SubmergedSubmerged by Dani Pettrey
The old saying “you can never go home again” seemed to hold true for Bailey Craig. Yet home is exactly where she found herself, for better or worse. She left Yancey, Alaska in disgrace, now can she find forgiveness? Bailey returned to bury her beloved aunt her died in a plane crash. Was it an accident or was it murder? Cole McKenna has put his past with Bailey behind him, until she shows up in town again. Soon she is fighting for her own life. Can Cole accept that Bailey has changed and help her solve the murder before she becomes another victim? Dani Pettrey is a new author and anyone who loves Dee Henderson’s novels should check her out. This new inspirational suspense series is fantastic and I can’t wait to continue the journey with her characters.

Amity and Sorrow by Peggy Riley

March 29, 2013

“She didn’t know that preparing for the end of the world would make it that much more likely to come.”

Amaranth is the first of the fifty wives of the prophet, and mother of two daughters, Amity and Sorrow.  Sorrow is the eldest and holds a special place at their temple.  She is the oracle, the one who transmits the word of God to the congregation.  Amity is the younger sister, less zealous and sweeter tempered, with a gift for healing.

The children don’t go to school, don’t know their address, don’t know how to read, don’t know anything not decreed by the prophet.  This ignorance is encouraged as a way of keeping the group off the radar of outside society, who might object and attempt to intervene, especially when it comes to the children.

But the prophet’s behavior is increasingly erratic, and a police officer does come knocking at the door.  The ensuing confrontation spins out of control and Amaranth, fearing for their lives, takes a car and flees with her children.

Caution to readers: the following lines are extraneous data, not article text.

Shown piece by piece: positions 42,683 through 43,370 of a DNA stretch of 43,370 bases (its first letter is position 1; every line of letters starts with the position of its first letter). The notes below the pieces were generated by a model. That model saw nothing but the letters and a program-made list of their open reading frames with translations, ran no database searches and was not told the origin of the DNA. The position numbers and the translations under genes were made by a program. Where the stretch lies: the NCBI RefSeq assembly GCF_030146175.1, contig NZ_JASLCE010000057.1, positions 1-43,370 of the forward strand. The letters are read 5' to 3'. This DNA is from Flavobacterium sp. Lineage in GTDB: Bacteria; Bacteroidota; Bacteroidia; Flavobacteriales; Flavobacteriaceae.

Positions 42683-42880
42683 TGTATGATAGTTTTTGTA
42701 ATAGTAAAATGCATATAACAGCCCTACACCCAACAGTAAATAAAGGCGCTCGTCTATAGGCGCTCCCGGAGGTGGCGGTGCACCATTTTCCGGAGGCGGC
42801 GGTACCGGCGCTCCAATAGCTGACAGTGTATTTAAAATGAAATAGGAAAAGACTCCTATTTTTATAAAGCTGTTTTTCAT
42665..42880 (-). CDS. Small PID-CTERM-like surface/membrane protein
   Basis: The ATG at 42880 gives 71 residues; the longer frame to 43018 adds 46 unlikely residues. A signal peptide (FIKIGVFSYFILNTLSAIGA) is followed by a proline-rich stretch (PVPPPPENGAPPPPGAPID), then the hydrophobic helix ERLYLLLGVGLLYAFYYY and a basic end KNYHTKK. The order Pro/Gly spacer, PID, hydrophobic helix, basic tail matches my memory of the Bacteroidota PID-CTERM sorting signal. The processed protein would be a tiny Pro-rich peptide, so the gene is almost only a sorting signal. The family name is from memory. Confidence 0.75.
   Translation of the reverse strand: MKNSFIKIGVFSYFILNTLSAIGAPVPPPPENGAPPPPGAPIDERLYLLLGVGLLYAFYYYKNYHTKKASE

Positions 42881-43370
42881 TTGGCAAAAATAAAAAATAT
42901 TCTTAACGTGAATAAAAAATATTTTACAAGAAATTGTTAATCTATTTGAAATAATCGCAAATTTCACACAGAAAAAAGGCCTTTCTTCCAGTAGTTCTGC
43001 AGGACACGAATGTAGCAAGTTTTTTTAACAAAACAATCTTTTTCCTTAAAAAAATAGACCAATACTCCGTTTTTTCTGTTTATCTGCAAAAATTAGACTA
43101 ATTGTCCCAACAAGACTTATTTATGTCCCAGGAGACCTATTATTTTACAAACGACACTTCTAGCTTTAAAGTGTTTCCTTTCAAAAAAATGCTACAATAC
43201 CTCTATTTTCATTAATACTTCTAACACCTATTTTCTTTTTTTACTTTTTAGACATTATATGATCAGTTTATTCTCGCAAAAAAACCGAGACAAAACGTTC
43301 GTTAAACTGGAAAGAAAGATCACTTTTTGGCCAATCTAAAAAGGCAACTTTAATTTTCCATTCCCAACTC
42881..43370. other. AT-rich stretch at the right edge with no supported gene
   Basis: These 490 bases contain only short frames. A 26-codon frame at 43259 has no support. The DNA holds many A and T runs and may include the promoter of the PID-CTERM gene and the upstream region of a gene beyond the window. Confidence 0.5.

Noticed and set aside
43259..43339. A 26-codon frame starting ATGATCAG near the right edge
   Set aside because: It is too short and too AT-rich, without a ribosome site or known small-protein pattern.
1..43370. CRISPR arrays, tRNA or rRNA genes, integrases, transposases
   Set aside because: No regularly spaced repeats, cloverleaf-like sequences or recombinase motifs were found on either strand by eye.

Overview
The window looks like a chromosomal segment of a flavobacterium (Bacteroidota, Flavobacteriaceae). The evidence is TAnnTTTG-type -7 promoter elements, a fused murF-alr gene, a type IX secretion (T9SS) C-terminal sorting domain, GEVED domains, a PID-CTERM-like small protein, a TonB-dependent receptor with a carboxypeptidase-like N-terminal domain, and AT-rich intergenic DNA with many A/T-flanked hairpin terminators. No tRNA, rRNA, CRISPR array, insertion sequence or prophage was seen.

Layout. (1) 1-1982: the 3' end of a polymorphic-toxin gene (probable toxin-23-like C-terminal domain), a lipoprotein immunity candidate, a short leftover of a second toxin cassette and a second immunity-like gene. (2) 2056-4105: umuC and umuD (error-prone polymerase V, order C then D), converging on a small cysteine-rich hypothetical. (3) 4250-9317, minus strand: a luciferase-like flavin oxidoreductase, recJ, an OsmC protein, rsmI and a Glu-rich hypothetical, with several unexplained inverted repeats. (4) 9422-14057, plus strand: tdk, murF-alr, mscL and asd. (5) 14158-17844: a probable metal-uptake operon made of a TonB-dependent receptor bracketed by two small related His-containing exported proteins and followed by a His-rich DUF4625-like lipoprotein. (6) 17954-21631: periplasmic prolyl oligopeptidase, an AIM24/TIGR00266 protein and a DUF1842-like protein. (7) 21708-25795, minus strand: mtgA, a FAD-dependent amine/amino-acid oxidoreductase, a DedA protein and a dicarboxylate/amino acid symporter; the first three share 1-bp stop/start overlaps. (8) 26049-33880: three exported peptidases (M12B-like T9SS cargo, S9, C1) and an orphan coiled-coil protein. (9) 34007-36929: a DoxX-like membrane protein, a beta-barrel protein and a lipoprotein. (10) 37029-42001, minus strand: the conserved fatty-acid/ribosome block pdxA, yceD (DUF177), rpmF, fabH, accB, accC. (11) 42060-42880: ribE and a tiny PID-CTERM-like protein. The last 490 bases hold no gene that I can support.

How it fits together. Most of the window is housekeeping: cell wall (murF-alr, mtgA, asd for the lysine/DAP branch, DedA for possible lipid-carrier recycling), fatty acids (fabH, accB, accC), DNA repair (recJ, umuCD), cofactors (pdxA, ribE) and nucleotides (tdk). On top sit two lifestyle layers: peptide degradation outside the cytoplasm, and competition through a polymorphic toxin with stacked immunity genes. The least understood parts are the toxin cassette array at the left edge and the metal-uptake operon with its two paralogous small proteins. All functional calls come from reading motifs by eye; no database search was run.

It takes all Amaranth’s courage to leave, and she is haunted by the feeling that the prophet is in pursuit.  She is unused to the outside world, not to mention driving, and soon crashes in the area of Oklahoma known as no man’s land.  There they are offered refuge by Bradley, a struggling farmer, and Dust, his ward.

Amaranth struggles to rebuild a life for her family.  This is a hard task, complicated even more by Sorrow’s fury at being forced to leave the only home she’s ever known.  She is determined to return to what she knows is her rightful place as a religious leader and is willing to do whatever it takes to achieve this, no matter the consequences.

The resulting struggle between Amaranth and Sorrow is primal and riveting.  Amity is caught in the middle, which turns out to be a dangerous place.

This is not an easy story, but I found its depiction of life within a cult gripping and memorable.  Peggy Riley’s writing is lean and evocative.  The narrative switches back and forth between the present day and flashbacks of how Amaranth came to join the prophet and what finally made her leave.  The wonder of Amity at the outside world is beautifully conveyed.  The portrait of the world of Amaranth and the prophet gives the reader a taste of a world with few familiar moorings.  A memorable story of faith and redemption.

Find and reserve this book in our catalog.

What the Cat Saw by Carolyn Hart

February 1, 2013

Carolyn Hart is at the top of my list of all time favorite authors. I know when I pick up one of her books I will not be disappointed. What the Cat Saw is quite different from Hart’s Death on Demand series, but possesses the elements that make her books so readable.